Orazietti hopes to increase protection for consumers

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Ontario’s proposed legislation to increase protections for consumers who use high-cost alternative financial services, such as payday loans, instalment loans, rent-to-own services and cheque-cashing services, and to better protect those with debts in collection, passed second reading today, announced David Orazietti, MPP.

“Strengthening consumer financial protections when it comes to alternative financial services ensures our province’s financial marketplace remains fair, safe, and keeps consumers well informed,” said Orazietti.

The Alternative Financial Services Statute Law Amendment Act will be sent to the Standing Committee on Social Policy in the fall despite conservative MPP’s voting against the Bill.

If passed, the legislation would make amendments to the Payday Loans Act, Consumer Protection Act and the Collection and Debt Settlement Services Act that would increase protections for consumers in several important new ways, for example:

·       Consumers cashing cheques at alternative financial service providers would have more information made available to them and would benefit from a cap on the rate of cheque-cashing services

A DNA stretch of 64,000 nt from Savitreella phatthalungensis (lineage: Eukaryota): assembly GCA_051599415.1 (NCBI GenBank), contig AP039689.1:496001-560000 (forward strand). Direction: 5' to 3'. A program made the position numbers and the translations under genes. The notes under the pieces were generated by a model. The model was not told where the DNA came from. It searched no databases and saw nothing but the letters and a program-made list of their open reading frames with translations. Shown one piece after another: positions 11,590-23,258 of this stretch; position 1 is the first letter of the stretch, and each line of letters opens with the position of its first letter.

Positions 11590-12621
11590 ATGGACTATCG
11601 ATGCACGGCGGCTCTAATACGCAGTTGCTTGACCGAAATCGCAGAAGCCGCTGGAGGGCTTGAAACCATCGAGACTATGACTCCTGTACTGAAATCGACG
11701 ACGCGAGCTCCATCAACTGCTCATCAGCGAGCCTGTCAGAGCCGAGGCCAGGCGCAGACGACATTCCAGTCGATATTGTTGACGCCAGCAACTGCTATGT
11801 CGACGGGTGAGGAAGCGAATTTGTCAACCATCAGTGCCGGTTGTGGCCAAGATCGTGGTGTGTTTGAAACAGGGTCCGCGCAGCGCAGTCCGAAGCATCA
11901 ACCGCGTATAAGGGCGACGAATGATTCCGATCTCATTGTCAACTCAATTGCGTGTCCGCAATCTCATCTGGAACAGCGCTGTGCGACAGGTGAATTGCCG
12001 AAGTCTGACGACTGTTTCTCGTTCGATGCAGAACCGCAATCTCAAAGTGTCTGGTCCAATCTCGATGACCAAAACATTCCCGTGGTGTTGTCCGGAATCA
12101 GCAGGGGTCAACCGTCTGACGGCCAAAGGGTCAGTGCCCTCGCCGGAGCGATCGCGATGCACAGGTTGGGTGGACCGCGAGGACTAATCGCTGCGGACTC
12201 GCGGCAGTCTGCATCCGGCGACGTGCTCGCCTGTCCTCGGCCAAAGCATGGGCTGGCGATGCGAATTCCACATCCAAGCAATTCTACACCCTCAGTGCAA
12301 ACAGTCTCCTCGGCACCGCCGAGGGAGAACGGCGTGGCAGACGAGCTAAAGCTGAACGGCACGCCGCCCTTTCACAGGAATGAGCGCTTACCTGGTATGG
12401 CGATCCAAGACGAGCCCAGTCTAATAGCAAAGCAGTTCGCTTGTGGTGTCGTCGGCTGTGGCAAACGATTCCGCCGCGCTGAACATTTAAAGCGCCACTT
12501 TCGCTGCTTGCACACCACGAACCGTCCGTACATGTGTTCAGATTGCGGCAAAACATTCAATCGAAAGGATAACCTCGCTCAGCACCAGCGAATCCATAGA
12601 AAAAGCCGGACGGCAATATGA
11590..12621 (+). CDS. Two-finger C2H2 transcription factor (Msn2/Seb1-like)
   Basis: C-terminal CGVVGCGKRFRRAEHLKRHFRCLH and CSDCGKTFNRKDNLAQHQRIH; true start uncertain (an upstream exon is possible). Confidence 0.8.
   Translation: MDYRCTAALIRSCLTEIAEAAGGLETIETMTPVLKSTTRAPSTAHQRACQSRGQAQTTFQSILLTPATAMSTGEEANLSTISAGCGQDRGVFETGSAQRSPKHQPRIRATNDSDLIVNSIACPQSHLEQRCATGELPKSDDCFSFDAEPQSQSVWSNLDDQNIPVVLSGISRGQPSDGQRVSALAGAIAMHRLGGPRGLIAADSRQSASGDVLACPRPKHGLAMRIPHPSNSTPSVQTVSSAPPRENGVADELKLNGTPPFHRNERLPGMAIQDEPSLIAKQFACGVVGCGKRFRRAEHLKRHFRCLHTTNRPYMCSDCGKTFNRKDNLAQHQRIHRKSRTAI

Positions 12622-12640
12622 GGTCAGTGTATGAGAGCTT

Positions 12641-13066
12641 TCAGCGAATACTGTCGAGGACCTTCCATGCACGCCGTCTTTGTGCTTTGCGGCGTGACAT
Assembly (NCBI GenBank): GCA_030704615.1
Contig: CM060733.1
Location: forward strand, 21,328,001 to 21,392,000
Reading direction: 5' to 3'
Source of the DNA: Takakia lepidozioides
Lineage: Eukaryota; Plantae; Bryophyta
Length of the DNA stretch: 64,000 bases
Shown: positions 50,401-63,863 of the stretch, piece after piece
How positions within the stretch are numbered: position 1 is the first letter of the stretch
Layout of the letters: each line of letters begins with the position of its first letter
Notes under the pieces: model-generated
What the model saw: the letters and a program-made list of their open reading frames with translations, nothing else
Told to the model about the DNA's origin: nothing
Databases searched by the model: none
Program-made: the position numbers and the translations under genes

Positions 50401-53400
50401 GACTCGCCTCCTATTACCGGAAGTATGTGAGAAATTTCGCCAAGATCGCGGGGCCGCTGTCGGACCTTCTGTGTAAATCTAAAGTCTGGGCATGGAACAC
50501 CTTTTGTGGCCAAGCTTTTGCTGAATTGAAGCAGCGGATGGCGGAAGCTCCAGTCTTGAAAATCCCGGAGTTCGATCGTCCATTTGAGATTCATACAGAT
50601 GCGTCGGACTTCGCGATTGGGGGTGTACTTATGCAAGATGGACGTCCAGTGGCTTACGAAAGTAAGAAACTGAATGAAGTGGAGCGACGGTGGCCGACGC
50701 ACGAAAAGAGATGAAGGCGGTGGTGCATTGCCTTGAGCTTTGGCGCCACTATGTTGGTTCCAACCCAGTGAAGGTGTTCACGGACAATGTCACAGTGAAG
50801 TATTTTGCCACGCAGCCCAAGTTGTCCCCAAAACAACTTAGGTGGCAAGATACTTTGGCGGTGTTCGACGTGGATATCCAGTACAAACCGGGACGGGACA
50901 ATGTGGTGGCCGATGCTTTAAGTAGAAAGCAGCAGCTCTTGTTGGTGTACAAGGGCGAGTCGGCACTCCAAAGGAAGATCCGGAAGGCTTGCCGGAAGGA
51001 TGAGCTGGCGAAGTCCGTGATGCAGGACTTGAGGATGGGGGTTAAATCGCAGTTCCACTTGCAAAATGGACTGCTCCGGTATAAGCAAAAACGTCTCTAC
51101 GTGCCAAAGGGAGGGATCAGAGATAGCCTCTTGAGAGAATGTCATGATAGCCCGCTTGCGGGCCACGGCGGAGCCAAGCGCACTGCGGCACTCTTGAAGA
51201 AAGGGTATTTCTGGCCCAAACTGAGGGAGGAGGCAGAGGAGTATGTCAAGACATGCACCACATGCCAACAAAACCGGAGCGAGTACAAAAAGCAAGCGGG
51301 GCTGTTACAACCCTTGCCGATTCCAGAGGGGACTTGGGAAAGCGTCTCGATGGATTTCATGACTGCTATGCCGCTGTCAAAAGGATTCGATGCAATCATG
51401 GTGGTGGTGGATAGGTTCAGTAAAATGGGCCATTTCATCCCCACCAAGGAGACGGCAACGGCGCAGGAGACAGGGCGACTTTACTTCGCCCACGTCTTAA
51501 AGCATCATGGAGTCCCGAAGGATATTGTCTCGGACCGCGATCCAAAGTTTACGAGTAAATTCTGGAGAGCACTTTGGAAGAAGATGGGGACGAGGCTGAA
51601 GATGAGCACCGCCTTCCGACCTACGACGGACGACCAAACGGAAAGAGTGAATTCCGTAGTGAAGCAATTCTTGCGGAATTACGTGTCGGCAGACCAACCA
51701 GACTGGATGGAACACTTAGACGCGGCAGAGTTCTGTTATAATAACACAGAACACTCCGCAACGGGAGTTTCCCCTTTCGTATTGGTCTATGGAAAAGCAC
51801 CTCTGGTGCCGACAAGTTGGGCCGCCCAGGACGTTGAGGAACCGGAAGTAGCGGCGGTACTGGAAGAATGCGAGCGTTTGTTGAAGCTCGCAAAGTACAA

·       Consumers using rent-to-own services would benefit from a grace period for repayment

·       Consumers using instalment loans would be certain that the costs of optional insurance would not be excessive

·       Consumers who are repeat payday loan borrowers would have the option of a longer repayment period

·       Consumers with overdue debts would benefit from expanded rules against unfair collection practices from businesses that purchase and collect overdue debts.
Protecting Ontario’s consumers is part of the government’s plan to build Ontario up. The four-part plan includes investing in people’s talents and skills, making the largest investment in public infrastructure in Ontario’s history, creating a dynamic, innovative environment where business thrives, and building a secure retirement savings plan.

 

 

1 COMMENT

  1. Remember Beneficial Finance?
    They charged 38% interest on a loan!!
    Just who was that Beneficial for?

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